Kankakee’s Rich History with the National Football League

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Tyjaun Hagler, Al Babartsky and Harold “Butch” Woolfolk (left to right) are three NFL stars with Kankakee roots.

The Chicago Bears have called Kankakee County their Summer Home for nearly two decades.  But did you know Kankakee County has a rich history in football?  Country Herald takes a look at six former residents that went on to do big things both WITH and AGAINST the Chicago Bears, while others spurned the NFL altogether.

Blue Collar Men

It’s not often you see a man win a Championship for his hometown team and be asked years later to return to be honored as one of the greatest of all time!   Al Babartsky was that man.  Bart was so devoted to his fans that he legally shortened his name to “Bart.”

Bart worked for Fruehaul Trucking during the 1950s, but in 1943 won a World Championship with the Chicago Bears!  It wasn’t until 1966 Bart was asked to return to Chicago to be honored as one of the greatest Bears of all time. 

Photo via FindaGrave.com

Babartsky played in 53 games over the course of his NFL career. He died in 2002. His tombstone (shown above) reads “BART” to help fans find him. In 2019 the Chicago Bears celebrated their 100 years as a franchise by releasing their list of 100 greatest players of all time.  Bart’s name was not mentioned on the list.

Bart was a member of the Chicago Cardinals and Chicago Bears for six seasons. He was also a member of the Seven Blocks of Granite at Fordham University. The line also featured NFL legend, Vince Lombardi.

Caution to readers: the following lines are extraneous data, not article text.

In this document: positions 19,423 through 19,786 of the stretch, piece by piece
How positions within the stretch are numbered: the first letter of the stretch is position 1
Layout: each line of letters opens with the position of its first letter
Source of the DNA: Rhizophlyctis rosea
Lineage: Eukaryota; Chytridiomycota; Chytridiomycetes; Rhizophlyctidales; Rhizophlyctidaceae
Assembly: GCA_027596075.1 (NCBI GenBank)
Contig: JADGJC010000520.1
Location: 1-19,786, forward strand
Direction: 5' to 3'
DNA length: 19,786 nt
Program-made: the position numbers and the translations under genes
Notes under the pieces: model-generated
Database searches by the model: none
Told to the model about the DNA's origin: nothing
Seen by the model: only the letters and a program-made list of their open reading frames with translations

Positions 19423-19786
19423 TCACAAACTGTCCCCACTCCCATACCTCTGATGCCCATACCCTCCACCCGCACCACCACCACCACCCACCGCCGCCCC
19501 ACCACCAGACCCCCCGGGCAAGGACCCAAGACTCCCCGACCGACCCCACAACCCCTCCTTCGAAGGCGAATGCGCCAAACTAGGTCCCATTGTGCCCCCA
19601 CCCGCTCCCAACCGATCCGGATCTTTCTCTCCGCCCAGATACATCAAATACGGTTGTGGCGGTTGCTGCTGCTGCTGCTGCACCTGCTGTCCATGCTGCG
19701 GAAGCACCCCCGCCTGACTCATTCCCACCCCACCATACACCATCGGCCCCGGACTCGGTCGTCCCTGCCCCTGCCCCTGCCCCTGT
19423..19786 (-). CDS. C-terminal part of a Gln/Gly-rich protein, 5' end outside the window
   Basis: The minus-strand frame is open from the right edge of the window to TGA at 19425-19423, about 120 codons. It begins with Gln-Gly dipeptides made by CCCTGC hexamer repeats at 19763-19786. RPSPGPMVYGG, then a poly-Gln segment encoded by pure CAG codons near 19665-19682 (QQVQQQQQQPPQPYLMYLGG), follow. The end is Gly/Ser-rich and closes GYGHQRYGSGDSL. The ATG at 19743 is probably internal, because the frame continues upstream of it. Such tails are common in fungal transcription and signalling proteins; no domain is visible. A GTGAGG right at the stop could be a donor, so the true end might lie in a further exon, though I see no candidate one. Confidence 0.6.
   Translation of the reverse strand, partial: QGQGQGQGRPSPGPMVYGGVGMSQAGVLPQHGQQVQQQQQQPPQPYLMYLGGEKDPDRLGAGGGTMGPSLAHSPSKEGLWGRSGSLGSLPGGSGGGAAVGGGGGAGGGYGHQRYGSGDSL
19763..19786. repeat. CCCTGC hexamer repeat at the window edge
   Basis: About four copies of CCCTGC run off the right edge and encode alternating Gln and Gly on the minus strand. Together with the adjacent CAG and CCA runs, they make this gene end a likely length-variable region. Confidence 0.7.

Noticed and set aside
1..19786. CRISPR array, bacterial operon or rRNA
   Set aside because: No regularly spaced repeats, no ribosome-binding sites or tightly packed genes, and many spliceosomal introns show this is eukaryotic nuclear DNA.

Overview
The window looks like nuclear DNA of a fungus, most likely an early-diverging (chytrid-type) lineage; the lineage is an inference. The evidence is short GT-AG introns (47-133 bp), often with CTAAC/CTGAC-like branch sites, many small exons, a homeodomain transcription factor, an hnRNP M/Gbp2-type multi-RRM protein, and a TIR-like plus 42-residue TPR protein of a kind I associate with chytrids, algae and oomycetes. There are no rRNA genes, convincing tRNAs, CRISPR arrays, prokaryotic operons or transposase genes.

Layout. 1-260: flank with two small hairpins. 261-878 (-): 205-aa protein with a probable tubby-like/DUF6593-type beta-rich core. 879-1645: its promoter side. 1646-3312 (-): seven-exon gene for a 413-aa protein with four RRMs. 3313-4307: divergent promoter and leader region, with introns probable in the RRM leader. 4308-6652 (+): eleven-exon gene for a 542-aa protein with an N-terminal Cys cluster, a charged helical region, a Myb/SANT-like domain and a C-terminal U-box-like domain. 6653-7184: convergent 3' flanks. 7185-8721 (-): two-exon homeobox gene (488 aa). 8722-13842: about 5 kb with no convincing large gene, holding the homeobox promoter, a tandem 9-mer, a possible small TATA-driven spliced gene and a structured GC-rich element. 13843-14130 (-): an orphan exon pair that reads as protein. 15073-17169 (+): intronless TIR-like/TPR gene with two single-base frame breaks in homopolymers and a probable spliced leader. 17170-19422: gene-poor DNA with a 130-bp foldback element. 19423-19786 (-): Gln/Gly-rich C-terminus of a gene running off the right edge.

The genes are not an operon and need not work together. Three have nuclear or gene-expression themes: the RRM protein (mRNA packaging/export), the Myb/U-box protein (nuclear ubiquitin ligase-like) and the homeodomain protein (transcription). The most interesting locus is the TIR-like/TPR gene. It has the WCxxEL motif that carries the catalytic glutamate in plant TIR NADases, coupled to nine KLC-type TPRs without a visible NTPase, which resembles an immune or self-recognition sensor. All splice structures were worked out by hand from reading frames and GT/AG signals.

Seven Blocks of Granite, from left to right features Johnny Druze, Alex Wojciechowicz, Ed Franco, Al Babartsky, Natty Pierce, and legendary NFL coach, Vince Lombardi.

Spurned Legends

Bill Burrell was the 1959 Big Ten MVP.  He finished 4th in Heisman voting that year and came straight out of Clifton Central High School.  Burrell lived in Kankakee and Chebanse, but as a linebacker and guard, attended the University of Illinois.  Burrell was a consensus All American and was held with the highest regard as a player, drafted by both the American Football League (Buffalo Bills) and National Football League (St. Louis Cardinals) in 1960.  Burrell made enemies in both leagues when he choose to play professional ball in Canada instead. 

An official University of Illinois trading card featuring former Illini greats.

At any other school, those accomplishments would earn a place on a list that would be put before a committee for honors later in life.  However, Bill Burrell had his name slip through the cracks.  For his accomplishments, Burrell has earned a place in the College Football Hall of Fame.  In fact, in 1998, when Burrell passed away, the University of Illinois wrote in its media guide that Burrell was “currently on the ballot for election” and repeated that assertion to its fans annually until his 50 years came up in 2009.

Sadly, Bill Burrell was never nominated by the University. Burrell returned to Kankakee later in life as a business owner for over 30 years.  In 2017, Burrell was honored as a member of The Pigskin Club of Washington, D.C.  Later that year, Central High School renamed their football field, Bill Burrell Field.